The Rooster Crows – Jan. 20, 2023

By Bill Anderson

The January Thaw, if it was a January thaw, was brief, but welcome. On Sunday, January 15, the mercury clawed its way above the freezing mark for the first time in 2023. Some thermometers even registered temperatures as high as 35 above for a couple of hours. According to Dennis McLaen, a UFO report was about to be made on the bright, shining object that appeared in the sky on Sunday afternoon, before someone figured out that it was the Sun, making its first appearance in several days. Dennis and his grandchildren took advantage of the beautiful sunny day to go sledding in the hills south of Rutland, just west of the Jesse & Bobbi Jo Maly farmstead. The short reprieve from January didn’t last long, though, as the temperature was below freezing all day on Monday, the 16th, and the northwest wind blew in another 4 to 6 inches of new snow. On the bright side, according to the local TV weathermen, there is more snow and cold weather in the forecast for the remainder of January. Just what we wanted.

Chuck Anderson was checking weather reporting web sites on his cell phone during the morning coffee session at the Rutland Seniors’ Center on Wednesday, January 18, and came across the North Dakota Agriculture Weather Network (NDAWN) web site. NDAWN has reporting stations across the upper Great Plains, from Montana to Minnesota. There is a monitoring site at the Kelly Cooper farm, near Brampton. According to NDAWN, the thick snow cover that has blanketed this area since mid-November has insulated the soil, and prevented the frost from going very deep. According to the NDAWN statistics, the frost depth in Sargent County ranges from 0 to 12 inches, not very deep for a winter that has been consistently cold for 2½ months. The good news from this information is that the frost is not likely to prevent the snowmelt from being absorbed by the soil when the snow finally melts in March, April or May. With a little bit of luck there will be enough soil moisture to get a crop started this spring, despite last year’s drought conditions. So, even though shoveling snow is a pain in the neck, in the back, or somewhere else on the anatomy, snow is good for something, once in a while.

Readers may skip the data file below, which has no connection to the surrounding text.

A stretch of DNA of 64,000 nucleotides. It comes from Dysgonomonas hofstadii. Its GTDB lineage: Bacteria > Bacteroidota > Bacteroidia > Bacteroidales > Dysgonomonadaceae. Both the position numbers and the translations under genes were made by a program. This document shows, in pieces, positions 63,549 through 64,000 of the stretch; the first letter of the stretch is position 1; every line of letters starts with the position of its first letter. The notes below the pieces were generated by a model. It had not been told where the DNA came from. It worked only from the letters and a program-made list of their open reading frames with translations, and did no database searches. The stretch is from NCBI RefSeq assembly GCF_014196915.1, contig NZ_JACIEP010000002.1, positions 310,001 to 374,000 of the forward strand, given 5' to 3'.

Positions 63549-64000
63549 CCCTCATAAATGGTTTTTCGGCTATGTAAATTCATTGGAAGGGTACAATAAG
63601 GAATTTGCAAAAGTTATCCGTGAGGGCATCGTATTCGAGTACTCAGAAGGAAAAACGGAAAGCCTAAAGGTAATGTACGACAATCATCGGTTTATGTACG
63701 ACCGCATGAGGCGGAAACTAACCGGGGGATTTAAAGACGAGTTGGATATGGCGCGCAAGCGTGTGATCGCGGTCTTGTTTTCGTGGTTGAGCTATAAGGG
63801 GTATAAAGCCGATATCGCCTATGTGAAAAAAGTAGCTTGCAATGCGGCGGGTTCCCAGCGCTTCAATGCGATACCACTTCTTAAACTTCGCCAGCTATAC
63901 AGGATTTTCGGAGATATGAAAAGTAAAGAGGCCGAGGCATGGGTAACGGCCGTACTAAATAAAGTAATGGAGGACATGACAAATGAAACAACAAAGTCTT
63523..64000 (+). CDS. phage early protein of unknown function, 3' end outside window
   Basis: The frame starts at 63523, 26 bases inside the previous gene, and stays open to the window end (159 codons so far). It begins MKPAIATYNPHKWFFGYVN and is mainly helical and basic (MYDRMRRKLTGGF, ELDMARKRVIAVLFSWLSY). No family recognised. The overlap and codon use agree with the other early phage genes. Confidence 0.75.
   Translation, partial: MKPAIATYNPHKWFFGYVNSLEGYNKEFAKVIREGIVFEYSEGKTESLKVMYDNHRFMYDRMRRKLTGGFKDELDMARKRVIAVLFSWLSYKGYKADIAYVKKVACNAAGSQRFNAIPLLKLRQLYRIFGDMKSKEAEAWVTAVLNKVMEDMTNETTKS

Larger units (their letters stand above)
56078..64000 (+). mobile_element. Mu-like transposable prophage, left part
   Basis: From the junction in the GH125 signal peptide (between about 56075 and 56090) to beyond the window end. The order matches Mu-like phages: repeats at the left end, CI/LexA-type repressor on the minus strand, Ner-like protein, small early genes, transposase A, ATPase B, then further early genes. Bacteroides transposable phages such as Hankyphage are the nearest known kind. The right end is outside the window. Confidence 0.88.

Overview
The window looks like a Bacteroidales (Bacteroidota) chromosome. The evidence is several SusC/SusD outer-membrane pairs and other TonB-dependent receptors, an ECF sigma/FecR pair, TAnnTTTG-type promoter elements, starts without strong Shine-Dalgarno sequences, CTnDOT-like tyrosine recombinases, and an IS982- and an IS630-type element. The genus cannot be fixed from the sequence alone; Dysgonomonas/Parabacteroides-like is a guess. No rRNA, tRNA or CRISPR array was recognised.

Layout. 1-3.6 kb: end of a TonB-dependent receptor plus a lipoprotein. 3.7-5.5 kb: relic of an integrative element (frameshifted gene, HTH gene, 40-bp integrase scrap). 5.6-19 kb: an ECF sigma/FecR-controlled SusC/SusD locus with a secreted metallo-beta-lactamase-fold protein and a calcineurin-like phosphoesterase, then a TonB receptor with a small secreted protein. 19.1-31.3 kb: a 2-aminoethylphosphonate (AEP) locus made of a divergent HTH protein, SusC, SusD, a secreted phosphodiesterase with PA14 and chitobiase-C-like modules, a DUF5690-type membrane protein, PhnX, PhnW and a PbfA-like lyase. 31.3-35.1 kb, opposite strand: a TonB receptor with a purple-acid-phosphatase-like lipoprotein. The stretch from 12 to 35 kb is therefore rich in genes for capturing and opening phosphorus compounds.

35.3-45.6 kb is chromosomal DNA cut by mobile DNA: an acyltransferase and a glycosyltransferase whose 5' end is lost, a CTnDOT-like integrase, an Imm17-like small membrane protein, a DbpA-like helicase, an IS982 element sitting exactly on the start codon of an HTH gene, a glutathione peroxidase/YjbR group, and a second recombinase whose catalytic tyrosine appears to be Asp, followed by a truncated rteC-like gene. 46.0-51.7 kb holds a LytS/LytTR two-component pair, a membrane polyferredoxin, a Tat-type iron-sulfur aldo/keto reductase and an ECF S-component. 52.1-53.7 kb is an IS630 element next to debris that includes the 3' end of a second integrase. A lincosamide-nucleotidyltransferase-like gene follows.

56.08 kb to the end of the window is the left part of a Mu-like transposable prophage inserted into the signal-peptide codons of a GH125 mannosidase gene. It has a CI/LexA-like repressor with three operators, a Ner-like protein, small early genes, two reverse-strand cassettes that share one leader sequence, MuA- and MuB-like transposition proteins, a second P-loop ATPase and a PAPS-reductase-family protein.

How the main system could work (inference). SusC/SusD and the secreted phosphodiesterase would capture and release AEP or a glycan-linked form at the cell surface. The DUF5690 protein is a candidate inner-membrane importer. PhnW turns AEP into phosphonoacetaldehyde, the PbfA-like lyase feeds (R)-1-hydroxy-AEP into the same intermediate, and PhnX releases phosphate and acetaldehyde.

The best laid plans of mice, men and fishermen sometimes go awry. That was the experience of Cameron Gulleson and Darren Ptacek when they accompanied two representatives from Peterson Farms Seeds on an ice fishing expedition to Lake Of The Woods during the second weekend in January. Cameron reports that they had no sooner arrived at the resort where their expedition was headquartering than Darren came down with the nasty variety of influenza that has been plaguing this area. Six hours later, Cameron was afflicted with the same ailment, and shortly thereafter the2 seed reps were also laid low. All four were aching, wheezing, sneezing, hacking & coughing in unison. It was not the type of fishing trip they were expecting, Cameron said. After suffering in their cabin for a few days, they finally crawled out and drove home on Tuesday, January 10, still suffering the symptoms of fever, congestion, aches, pains and exhaustion. As of Tuesday, January 17, Cameron reports that he is back in the land of the living, although he still occasionally feels some of the effects of the illness. Once a person has acquired this particular brand of influenza, they can expect that it will take a month, or more, to fully recover from its effects. The Rutland community extends best wishes to Cameron, Darren and their friends for a speedy and complete recovery.

Rutland is proud of the fact that two new residents, acquired the old-fashioned way, have been added to the community’s roster in the past month. Briggs Alan Erickson was born to Jake & Taryn Erickson on the morning of the First Day of Winter, Wednesday, December 21, 2022, in Sanford Hospital, Fargo. Briggs weighed in at 9 pounds 1 ounce and stood 21 inches tall in his bare feet at birth. He joins big brothers Easton and Everett in the Erickson family’s Ransom Township farm home. The latest arrival is Bridger Curtis Wyum born to Rob & Dana Wyum at Sanford Hospital in Fargo on the afternoon of Wednesday, January 11, 2023. Bridger weighed in at 7 pounds 6 ounces and stood 20 inches tall in his bare feet on arrival. He joins big brother Braylon and big sisters Briella and Bryce in the Wyums’ Ransom Township farm home. Welcome to Rutland, Briggs and Bridger.